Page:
The Sampling Theorem says that if we sample a bandlimited signal s (t) fast enough, it can be recovered without error from its samples **s (nT****s****), n** **∈****{****...,** **−****1, 0, 1,... }.** Sampling is only the first phase of acquiring data into a computer: Computational processing further requires that the samples be
**quantized**: analog values are converted into digital (Section 1.2.2: Digital Signals) form. In short, we will have performed **analog-to-digital
(A****/****D) conversion**.

A phenomenon reminiscent of the errors incurred in representing numbers on a computer prevents signal amplitudes from being converted with no error into a binary number representation. In
analog-to-digital conversion, the signal is assumed to lie within a predefined range. Assuming we can scale the signal without affecting the information it expresses, we'll define this range to
be [−1, 1]. Furthermore, the A/D converter assigns amplitude values in this range to a set of integers. A B-bit converter produces one of the integers **{****0, 1****,...,** **2****B****–**
**1****}**for each sampled input. Figure 5.5 shows how a three-bit A/D converter assigns input values to the integers. We define a **quantization interval** to be the
range of values assigned to the same integer. Thus, for our example three-bit A/D converter, the quantization interval Δ is 0.25; in general, it is .

**Exercise 5.4.1**

Recalling the plot of average daily highs in this frequency domain problem (Problem 4.5), why is this plot so jagged? Interpret this effect in terms of analog-to-digital conversion.

Because values lying anywhere within a quantization interval are assigned the same value for computer processing, **the original amplitude value cannot be recovered without
error**. Typically, the D/A converter, the device that converts integers to amplitudes, assigns an amplitude equal to the value lying halfway in the quantization interval. The integer 6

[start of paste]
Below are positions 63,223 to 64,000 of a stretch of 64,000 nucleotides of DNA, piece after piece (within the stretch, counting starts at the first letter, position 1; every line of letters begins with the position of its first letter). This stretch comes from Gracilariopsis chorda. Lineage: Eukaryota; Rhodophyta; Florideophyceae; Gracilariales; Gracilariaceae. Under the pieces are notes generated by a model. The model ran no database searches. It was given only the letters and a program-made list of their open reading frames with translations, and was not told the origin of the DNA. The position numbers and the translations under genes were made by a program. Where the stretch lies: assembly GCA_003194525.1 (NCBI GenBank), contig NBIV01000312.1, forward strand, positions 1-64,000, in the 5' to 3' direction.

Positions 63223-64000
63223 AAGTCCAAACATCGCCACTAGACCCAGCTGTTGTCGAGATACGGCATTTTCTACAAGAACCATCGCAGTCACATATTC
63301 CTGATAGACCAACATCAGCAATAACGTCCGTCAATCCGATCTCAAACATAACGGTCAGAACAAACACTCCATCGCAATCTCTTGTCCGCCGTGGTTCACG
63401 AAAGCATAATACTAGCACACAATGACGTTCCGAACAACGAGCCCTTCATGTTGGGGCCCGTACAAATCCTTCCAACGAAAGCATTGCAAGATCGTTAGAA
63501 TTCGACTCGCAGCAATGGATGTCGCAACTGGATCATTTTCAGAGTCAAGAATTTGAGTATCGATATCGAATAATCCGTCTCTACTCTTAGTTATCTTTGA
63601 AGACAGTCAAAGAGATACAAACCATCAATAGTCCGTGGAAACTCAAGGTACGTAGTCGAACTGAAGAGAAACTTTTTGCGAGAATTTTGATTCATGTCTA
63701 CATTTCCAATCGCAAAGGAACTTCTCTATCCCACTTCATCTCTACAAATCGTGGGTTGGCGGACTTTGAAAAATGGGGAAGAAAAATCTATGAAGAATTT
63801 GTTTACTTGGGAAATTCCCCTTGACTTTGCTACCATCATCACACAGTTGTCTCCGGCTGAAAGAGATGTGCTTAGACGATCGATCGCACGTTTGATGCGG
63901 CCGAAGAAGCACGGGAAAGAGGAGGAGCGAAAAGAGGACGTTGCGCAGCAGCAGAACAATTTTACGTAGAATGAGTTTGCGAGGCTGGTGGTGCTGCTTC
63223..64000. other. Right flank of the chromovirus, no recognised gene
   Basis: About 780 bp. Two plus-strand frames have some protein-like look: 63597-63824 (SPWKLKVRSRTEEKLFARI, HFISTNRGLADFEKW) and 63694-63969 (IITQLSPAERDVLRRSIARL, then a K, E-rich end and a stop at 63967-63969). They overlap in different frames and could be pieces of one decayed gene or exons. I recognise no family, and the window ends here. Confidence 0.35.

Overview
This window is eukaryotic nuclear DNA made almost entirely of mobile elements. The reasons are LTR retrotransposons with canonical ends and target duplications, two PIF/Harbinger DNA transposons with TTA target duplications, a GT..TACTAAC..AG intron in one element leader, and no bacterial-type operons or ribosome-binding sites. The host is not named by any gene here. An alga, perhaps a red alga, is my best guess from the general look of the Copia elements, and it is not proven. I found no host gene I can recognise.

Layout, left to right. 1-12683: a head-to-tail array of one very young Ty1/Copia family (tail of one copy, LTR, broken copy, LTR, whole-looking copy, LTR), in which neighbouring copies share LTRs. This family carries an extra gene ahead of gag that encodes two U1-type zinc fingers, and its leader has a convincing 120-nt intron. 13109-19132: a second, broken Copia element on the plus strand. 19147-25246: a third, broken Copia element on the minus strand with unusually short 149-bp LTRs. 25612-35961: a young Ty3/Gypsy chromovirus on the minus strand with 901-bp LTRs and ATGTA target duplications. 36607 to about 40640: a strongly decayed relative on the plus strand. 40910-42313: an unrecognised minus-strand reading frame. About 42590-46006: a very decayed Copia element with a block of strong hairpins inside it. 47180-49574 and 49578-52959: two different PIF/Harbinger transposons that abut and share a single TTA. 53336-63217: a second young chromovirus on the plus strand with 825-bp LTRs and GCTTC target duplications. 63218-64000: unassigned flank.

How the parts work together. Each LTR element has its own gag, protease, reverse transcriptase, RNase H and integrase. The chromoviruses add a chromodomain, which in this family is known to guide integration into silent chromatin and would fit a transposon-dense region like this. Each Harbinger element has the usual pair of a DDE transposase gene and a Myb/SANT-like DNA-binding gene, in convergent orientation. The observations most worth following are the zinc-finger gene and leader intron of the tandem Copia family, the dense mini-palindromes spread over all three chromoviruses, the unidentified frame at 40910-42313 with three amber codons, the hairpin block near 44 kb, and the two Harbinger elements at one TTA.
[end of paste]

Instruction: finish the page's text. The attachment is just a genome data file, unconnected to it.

would be assigned to the amplitude 0.625 in this scheme. The error introduced by converting a signal from analog to digital form by sampling and amplitude quantization then back again would be
half the quantization interval for each amplitude value. Thus, the so-called **A****/****D** error equals half the
width of a quantization interval: . As we have fixed the input-amplitude
range, the more bits available in the A/D converter, the smaller the quantization error.

To analyze the amplitude quantization error more deeply, we need to compute the signal-to-noise ratio, which equals the ratio of the signal power and the quantization error power. Assuming the
signal is a sinusoid, the signal power is the square of the rms amplitude: **power**The illustration (Figure 5.6) details a single quantization interval.

Its width is Δ and the quantization error is denoted by E. To find the power in the quantization error, we note that no matter into which quantization interval the signal's value falls, the error will have the same characteristics. To calculate the rms value, we must square the error and average it over the interval.

Since the quantization interval width for a *B*-bit converter equals we find that the signal-tonoise ratio for the analog-to-digital conversion process equals

Thus, every bit increase in the A/D converter yields a 6 dB increase in the signal-to-noise ratio. The constant term **10log1.5** equals 1.76.

**Exercise 5.4.2**

This derivation assumed the signal's amplitude lay in the range [−1, 1]. What would the amplitude quantization signal-to-noise ratio be if it lay in the range [−** A**,

**]?**

*A*
**Exercise 5.4.3**

How many bits would be required in the A/D converter to ensure that the maximum amplitude quantization error was less than 60 db smaller than the signal's peak value?

**Exercise 5.4.4**

Music on a CD is stored to 16-bit accuracy. To what signal-to-noise ratio does this correspond?

Once we have acquired signals with an A/D converter, we can process them using digital hardware or software. It can be shown that if the computer processing is linear, the result of sampling, computer processing, and unsampling is equivalent to some analog linear system. Why go to all the bother if the same function can be accomplished using analog techniques? Knowing when digital processing excels and when it does not is an important issue.

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